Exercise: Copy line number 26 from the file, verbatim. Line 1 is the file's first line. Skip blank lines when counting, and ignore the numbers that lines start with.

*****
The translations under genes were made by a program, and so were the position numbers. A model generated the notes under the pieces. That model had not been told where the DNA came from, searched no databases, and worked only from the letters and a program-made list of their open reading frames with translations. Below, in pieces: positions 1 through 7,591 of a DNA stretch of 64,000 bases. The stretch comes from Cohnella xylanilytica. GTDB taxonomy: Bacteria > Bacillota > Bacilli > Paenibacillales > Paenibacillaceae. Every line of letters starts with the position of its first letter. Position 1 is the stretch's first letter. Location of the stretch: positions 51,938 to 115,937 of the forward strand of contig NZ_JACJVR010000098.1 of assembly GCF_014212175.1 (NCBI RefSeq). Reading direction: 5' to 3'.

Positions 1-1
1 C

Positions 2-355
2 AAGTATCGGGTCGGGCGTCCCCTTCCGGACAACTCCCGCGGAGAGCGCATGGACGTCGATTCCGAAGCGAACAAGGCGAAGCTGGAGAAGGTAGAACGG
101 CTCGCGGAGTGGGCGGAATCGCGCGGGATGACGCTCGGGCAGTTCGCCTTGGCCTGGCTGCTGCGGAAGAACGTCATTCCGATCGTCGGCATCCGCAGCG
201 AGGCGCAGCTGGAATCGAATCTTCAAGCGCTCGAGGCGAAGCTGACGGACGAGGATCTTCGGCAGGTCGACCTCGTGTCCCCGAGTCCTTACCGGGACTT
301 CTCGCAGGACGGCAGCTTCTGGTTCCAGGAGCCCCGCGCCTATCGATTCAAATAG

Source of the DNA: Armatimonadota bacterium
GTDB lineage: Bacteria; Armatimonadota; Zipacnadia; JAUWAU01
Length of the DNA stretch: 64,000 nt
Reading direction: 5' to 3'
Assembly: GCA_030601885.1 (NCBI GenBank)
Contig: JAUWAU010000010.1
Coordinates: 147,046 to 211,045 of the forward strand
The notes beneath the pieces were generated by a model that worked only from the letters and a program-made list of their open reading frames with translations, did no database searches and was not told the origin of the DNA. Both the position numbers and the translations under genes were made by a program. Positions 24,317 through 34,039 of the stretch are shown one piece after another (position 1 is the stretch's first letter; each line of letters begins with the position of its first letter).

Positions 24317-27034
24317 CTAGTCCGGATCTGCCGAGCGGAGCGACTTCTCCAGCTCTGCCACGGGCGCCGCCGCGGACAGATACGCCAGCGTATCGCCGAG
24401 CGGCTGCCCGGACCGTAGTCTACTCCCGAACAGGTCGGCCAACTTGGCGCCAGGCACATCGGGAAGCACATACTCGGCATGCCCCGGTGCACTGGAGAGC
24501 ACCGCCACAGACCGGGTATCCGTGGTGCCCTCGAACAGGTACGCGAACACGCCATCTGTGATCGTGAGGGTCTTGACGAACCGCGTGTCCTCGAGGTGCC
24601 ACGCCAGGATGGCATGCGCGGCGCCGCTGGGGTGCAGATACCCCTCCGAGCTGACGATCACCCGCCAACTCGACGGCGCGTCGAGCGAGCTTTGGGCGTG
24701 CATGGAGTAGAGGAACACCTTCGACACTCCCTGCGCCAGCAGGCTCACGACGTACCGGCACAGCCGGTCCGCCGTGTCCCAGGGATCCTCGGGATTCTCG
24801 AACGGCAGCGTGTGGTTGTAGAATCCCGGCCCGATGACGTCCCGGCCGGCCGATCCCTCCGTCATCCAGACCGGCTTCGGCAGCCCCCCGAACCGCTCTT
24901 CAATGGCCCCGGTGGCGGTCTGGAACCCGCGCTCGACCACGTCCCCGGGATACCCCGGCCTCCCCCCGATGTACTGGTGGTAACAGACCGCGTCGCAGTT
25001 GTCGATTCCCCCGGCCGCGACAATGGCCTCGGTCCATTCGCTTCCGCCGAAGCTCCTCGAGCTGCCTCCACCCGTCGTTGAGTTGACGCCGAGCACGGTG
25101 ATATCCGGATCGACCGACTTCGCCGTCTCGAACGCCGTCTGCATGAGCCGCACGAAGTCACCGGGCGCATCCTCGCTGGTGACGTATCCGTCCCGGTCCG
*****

25101 ATATCCGGATCGACCGACTTCGCCGTCTCGAACGCCGTCTGCATGAGCCGCACGAAGTCACCGGGCGCATCCTCGCTGGTGACGTATCCGTCCCGGTCCG